— Parting gift for Councilor Jubinville?

WRKO talker and Herald columnist Howie Carr tweeted yesterday that Gov. Baker could be getting ready to give Governor’s Councilor Robert Jubinville a new gig as clerk magistrate in the Framingham District Court. It wouldn’t be the first time Baker has poached from the council for a judicial appointment, but the last one went to Republican Jennie Caissie. Jubinville is a Milton Democrat and accomplished defense attorney. Keep an eye on this one.

— Baker returns student loan default bill

Gov. Baker on Thursday returned to the Legislature a bill that would prevent boards of registration from denying anyone a professional license based on their default on a student loan. While Baker said that while the Division of Occupational Licensure and Department of Public Health have no records of ever denying a license based on loan default, he supports the measure – mostly. The governor said his one concern is when it comes to licensing financial service providers, returning the bill to the Legislature with an amendment that would exempt the Division of Banks to allow them to continue to consider credit reports when assessing “an applicant’s fitness to provide consumer financial services to prospective borrowers.”

Baker’s amendment letter can be found here.

— Romney joins chorus of condemnation for Trump-Fuentes meeting

Former President Donald Trump’s Mar-a-Lago dinner with Kanye West and white nationalist Nick Fuentes is drawing near universal condemnation from Congressional Republicans, who perhaps sense the moment is a safe one to speak out against the former president, according to Axios. This includes our former governor Mitt Romeny. Now a Utah senator, Romney told Axios that the dinner meeting with Fuentes and West, who are both known to espouse antisemitic views, was “disgusting.” “There’s no bottom to the degree which he’s willing to degrade himself and the country for that matter,” Romney said. 

Axios | New Boston Post

— Boston teachers open to teaching race in the classroom

CommonWealth Magazine’s Shira Schoenberg reports on a new survey of Boston teachers that found many believe elements of the current curriculum to be irrelevant to modern students and support teaching issues of race and racism in the classroom.

CommonWealth Magazine

— Bay State weed shops gain new competition in Rhode Island

As Rhode Island became the latest state with legal recreational cannabis sales, Tom Reilly of the Sun Chronicle checks in with Attleboro-area dispensaries and finds they’re taking the fresh competition just miles away in stride – for now.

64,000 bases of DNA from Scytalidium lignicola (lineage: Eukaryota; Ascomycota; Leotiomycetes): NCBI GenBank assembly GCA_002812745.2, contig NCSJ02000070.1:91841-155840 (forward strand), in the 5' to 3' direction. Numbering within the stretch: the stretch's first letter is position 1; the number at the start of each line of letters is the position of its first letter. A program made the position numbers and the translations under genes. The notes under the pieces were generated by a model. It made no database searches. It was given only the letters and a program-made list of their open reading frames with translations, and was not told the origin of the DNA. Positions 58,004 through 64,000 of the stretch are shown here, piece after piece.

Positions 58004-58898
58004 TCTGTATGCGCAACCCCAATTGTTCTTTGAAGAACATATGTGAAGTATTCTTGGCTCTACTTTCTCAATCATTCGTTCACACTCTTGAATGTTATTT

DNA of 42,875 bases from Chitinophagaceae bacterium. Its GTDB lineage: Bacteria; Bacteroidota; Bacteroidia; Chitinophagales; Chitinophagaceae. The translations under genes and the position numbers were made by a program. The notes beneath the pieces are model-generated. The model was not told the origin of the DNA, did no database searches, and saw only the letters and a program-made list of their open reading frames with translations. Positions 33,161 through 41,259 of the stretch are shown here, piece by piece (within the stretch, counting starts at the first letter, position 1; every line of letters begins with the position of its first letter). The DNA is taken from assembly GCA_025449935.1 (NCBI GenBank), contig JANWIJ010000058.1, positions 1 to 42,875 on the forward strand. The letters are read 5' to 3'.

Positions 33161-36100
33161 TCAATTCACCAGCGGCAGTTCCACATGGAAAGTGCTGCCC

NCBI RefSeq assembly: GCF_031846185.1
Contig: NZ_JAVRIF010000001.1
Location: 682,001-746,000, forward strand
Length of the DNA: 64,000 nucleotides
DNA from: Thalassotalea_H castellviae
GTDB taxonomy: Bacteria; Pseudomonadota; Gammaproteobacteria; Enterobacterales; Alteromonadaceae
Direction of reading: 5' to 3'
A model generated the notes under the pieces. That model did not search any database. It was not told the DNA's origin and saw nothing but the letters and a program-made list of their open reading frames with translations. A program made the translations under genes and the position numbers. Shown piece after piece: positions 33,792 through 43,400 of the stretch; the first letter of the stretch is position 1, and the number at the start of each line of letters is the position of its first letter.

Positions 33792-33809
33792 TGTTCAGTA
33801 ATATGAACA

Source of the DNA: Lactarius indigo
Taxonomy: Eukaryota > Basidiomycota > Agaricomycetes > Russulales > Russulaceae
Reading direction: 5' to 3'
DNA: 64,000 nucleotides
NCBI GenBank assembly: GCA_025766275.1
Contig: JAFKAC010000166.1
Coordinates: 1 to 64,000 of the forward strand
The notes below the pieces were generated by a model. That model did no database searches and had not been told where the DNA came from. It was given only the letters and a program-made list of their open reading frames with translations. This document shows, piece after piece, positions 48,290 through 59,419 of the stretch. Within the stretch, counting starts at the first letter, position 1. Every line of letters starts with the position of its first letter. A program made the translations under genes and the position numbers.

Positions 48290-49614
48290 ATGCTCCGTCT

The Sun Chronicle

— Unions to Legislature: We’re watching you

After spending millions to convince voters to back a new surtax on millionaires, the Massachusetts Teachers Association and other groups want to make sure the Legislature spends those dollars how they intended, including investments in higher education. State House News Service’s Sam Drysdale has more on what unions are looking for from the next Legislature and a new Healey administration.

State House News Service

— Hunters take aim at state’s Sunday ban 

Some Bay State outdoorsmen say it’s past time for the state to end its no-hunting-on-Sunday law, saying dwindling open space is becoming crowded thanks to only one weekend day being available to pursue their pastime. The Telegram’s Veer Mudambi reports Massachusetts is one of just three states with such a ban, but the law has survived decades longer than many of its Blue Law counterparts. 

Telegram & Gazette

— Should Fall River pay for school that uses shock treatment?

The Fall River School Committee has again postponed deciding whether to pay for a local student to be educated at a Canton facility that has acknowledged using shock therapy, Jo C. Goode of the Herald News reports. The board has repeatedly balked at paying the $176,000 owed to the Judge Rotenberg Center in part because of concerns about the treatments used there.

The Herald News

— Fresh FEMA funds bring UMass Memorial COVID allowance to $31M

UMass Memorial Health received nearly $5 million in new COVID-19 relief funds from the Federal Emergency Management Agency to cover the costs of testing employees and setting up overflow facilities at the peak of the pandemic, the Worcester Business Journal’s Coley Lynch reports. All told, the Worcester hospital has received $31 million from the feds to cover added expenses driven by the virus. 

Worcester Business Journal

The Talk Shows


Keller at Large, WBZ-TV Ch. 4, 8:30 a.m.: MASSterList columnist and WBZ political analyst Jon Keller sits down with Peter Cohan, professor of management at Babson College, to discuss the local “green economy,” recent tech industry job cuts, and the departure of General Electric from its Fort Point HQ.

On The Record, WCVB-TV Ch. 5, Sunday, 11 a.m.: U.S. Sen. Elizabeth Warren is the guest with hosts Janet Wu and NewsCenter 5 Political reporter Sharman Sacchetti. Wu’s interview will be followed by a political roundtable discussion with Democratic political analyst Mary Anne Marsh and Republican political analyst Rob Gray.



Lower ridership is costing the MBTA: Fare revenue down 48% from 2019 – Boston Herald

MBTA Silver Line connection would boost development in Everett, city planner says – Boston Herald

Boston theaters still struggle from COVID shutdown, survey finds – GBH News


Westfield charter panel mulls public vote on changing mayor term to 4 years – MassLive

Mansfield town meeting postponed for lack of quorum – The Sun Chronicle

As long-time store closes, Rotmans collection of local memorabilia being auctioned – Worcester Business Journal


Freight rail strike averted, after frenzied negotiations – Politico

‘Zombie’ viruses are thawing in melting permafrost. But don’t panic — yet. – The Washington Post